Phone: (530) 538-2405
Fax: (530) 538-2468
The Oroville Redevelopment Agency, incorporated July 6, 1981, was established for the purpose of improving the environment of the City and creating better urban living conditions through the removal of blight.
Authorized and organized under the provisions of the California Community Redevelopment Law, the Agency is an entity legally separate from the City of Oroville, but existing solely to perform certain functions exclusively for and by authorization of the City of Oroville. The Agency operates in its redevelopment project area. The Agency also provides local funding for the development of affordable housing throughout the City.
Redevelopment is a process specifically designed to help local governments in revitalizing their communities. It encourages new development, jobs, and generates tax revenues in declining urban areas by developing partnerships between public and private entities. Authorized by the State of California, the Oroville Redevelopment Agency acts as the City’s real estate developer in an effort to spur economic growth. By using its unique powers to focus public investment in the City’s blighted areas, the Agency helps attract and guide private investment to improve living and working conditions and increase revenues to the City of Oroville by enlarging its tax base.
The California Health and Safety Code provides the basis for redevelopment activities (Starting at Section 33000, also known as the Community Redevelopment Law or CRL). Section 33037 of the CRL states that the basic goal of redevelopment is the removal of blight. Two conditions of blight must be met before redevelopment powers can be used, and they are physical blight and economic blight.
Examples of physical blight Include:
- High vacancy rates in existing commercial space;
- Inability to develop vacant lots or irregularly shaped lots;
- Unsafe building conditions;
- Aging, deteriorating, and poorly-maintained buildings, sometimes interspersed with well maintained buildings;
- Poor structure quality, such as susceptibility to flooding and earthquakes, that requires significant improvements to buildings in order to safely occupy them;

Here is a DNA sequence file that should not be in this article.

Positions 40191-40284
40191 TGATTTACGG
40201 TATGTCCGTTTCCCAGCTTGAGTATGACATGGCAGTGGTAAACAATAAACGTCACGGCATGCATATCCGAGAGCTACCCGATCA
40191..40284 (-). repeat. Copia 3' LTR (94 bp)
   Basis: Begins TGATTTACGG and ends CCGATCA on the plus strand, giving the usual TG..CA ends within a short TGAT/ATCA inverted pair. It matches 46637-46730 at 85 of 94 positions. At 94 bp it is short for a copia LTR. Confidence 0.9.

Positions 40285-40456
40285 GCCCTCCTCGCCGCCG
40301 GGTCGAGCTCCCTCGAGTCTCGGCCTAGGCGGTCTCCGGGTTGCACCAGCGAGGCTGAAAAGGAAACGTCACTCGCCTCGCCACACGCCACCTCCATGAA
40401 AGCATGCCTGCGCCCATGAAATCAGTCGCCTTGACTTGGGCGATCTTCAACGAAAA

- Inadequate infrastructure to support development (i.e. utilities, storm drainage, sewers, street lighting, confusing and inefficient street systems).
Examples of Economic Blight:
- High business vacancy, low leases and high turnover rates;
- Depreciated or stagnant property values and other evidence of disinvestments;
- Hazardous waste and other negative environmental conditions;
- High incidences of criminal activity, sometimes equated with an over concentration of bars, liquor stores or adult stores, and high unemployment;
- Lack of neighborhood business to serve the community, such as banks, pharmacies or grocery stores and;
- Residential overcrowding.
In order to determine whether an area is suitable for redevelopment the Redevelopment Agency must address whether or not these two conditions of blight are met. The Agency presents these findings in a “redevelopment plan” for the proposed area that is then presented to the Oroville City Council. The Council has the authority to pass legislation permitting the use of redevelopment in a given area.
How it Works
Once the legislation has been passed, the Redevelopment Agency works with the community to formalize how the community will grow and helps to build the economic partnerships that will make it work.
A Redevelopment Agency has seven main tools to assist in carrying out development within a community:
- Receive and spend tax increment revenue;
- Help improve public infrastructure and facilities;
- Prepare sites for development;
- Acquire property, resell property it has assembled, and/or participate in the redevelopment of property;
- Encourage private development;
- Regulate land use; and
- Preserve, rehabilitate and produce affordable housing for low-and moderate-income families.
The unique power of being able to use tax increment revenue allows redevelopment agencies to invest money into a community to encourage private business to do the same. An agency collects this increase in revenue, or tax increment, from property taxes on the land they are redeveloping to repay the debt incurred in the project, and to reinvest these dollars in redevelopment activities within the project area. Before the Agency begins work on a project, the Butte County Assessor’s Office designates the current assessed property tax value in what is called the “base year". Any increase in revenue above that amount becomes the tax increment.
Once the project is completed, it begins to generate enough revenue to pay its own way and contribute to other areas of community improvement. When a redevelopment project ends, the property taxes from the increase in property values return back into the city’s general fund. This money, no longer needed to help improve infrastructure can now be used to improve the schools, roads, libraries, and increase public safety service to the community all while stopping the spread of deterioration and blight.